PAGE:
Can You Overload A Solar Panel?

Solar panels are a great technology to harness the sun’s power for use as energy. It’s efficient, cost-effective, and less harmful to the environment than coal-powered electricity. They can have various applications in telecommunications, remote power grids, and appliances while reducing the use of fossil fuels.

There’s an important question in having solar panels that every owner should know:  Can you overload a solar panel? Overload, also known as impedance, is possible but it’s not the kind of problem or trouble you would think. To “overload” or “impede” a solar panel means blocking the flow of the current. Your appliances may slow down and the device may not work well, but the panel itself won’t sustain any damage.

Because solar technology is newer, it’s important to understand how they operate. It’s a lot of technical jargon and scientific know-how but you will better grasp what to do when certain problems arise.

Understanding Solar Panel Operations

Solar panels contain several individual cells made of silicon, phosphorous, and boron. This allows them to absorb and convert sunlight “photons.” These photons, or energy particles, transform into usable power by way of an inverter.

Inverters are an important aspect of solar panels and how they operate. When the sunlight is first converted, it comes as a direct current (DC). Inverters change DC into an alternating current (AC), used by most appliances and electrical systems in homes and businesses.

Solar panels involve a process called the “Photovoltaic Effect.” When the panels absorb the photons, its components launch an electrical current, hitting the surface of the panels and allowing for electron release. The phosphorus provides a negative charge while the boron gives a positive charge. The electrons are then put into a field of electricity, produced by the cells, which then takes free electrons into usable power.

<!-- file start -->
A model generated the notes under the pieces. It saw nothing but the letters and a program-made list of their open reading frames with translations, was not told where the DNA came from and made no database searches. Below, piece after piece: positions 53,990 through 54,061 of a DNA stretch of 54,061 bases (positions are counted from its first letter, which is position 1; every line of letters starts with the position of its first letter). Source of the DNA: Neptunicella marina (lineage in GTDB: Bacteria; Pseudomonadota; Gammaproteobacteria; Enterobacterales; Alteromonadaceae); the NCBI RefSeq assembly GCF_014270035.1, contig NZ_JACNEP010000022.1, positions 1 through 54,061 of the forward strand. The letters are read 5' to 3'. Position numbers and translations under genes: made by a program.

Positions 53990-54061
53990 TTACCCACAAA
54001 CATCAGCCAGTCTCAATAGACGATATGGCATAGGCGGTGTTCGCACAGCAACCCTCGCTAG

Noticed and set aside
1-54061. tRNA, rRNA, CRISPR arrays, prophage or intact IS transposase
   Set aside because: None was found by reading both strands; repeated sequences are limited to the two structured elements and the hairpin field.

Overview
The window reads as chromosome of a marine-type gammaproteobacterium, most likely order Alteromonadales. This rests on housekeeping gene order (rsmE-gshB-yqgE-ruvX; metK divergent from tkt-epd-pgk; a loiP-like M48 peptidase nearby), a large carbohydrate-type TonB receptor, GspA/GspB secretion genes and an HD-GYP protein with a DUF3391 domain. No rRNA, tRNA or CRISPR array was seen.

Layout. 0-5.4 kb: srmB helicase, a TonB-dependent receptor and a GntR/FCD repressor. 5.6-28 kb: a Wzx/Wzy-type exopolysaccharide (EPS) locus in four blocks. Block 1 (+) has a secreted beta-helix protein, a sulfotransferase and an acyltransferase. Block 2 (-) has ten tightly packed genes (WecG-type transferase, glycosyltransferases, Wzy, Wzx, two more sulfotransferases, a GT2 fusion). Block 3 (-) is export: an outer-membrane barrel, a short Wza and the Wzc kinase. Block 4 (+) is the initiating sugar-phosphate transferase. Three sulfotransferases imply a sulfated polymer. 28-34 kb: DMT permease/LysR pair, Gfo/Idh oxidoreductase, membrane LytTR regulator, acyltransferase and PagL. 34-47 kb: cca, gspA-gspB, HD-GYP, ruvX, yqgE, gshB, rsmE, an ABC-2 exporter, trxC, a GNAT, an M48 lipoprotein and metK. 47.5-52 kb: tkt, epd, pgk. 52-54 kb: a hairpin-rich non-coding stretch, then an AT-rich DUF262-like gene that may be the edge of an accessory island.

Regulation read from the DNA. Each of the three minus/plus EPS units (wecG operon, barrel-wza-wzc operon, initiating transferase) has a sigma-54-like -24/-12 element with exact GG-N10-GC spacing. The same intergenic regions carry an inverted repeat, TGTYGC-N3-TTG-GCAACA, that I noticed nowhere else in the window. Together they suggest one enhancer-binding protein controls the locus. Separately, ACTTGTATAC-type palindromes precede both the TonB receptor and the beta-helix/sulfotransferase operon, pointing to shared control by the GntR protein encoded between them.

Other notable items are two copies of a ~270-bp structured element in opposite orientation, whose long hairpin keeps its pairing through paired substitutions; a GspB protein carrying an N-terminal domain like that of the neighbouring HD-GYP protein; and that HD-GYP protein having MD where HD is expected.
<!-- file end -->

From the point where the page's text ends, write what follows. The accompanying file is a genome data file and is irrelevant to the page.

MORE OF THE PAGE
Is Overloading Solar Panels A Bad Thing?

Rainy days, the winter months, blackouts and other natural disasters are when collected solar energy can be a lifesaver. But sometimes, you will have more than what’s needed and this is where impedance can become an issue. It may be necessary to reduce, store or divert the energy to remove the blockage so the current increases into the load.

Having your solar panel overload isn’t a bad thing though. In fact, you want the panel to be able to take on a greater amount of energy than what the inverter can handle. The worst that will happen is the panel stops working and slows down power dispersed throughout the system.

Knowing what to do about excess energy incurred from solar panels will help save you money and frustration down the road. Be sure to explore all options that coincide with your budget, needs, and location along with local, state, and federal regulations.

Excess Energy is a Terrible Thing to Waste

There are some ways you can ensure excess energy doesn’t get lost and wasted. Although a basic list, you should do your own research since different areas offer different programs for crediting excess solar energy. Contact a solar professional, electrician, or your utility company to answer any questions you have and maybe provide assistance to you.

  • Give/Sell It To Your Local Power Company
  • Store The Excess
  • Use Shade To Limit Excess

Can Solar Energy Be Given Or Sold To Power Companies?

It is possible to sell excess solar energy created by your system back to your local electrical utility, this is called “net metering.” This is where you can get credit for excess energy because it’s put back into the electrical grid.

I go further into unused solar energy in this article: What Happens To Unused Generated Solar Power?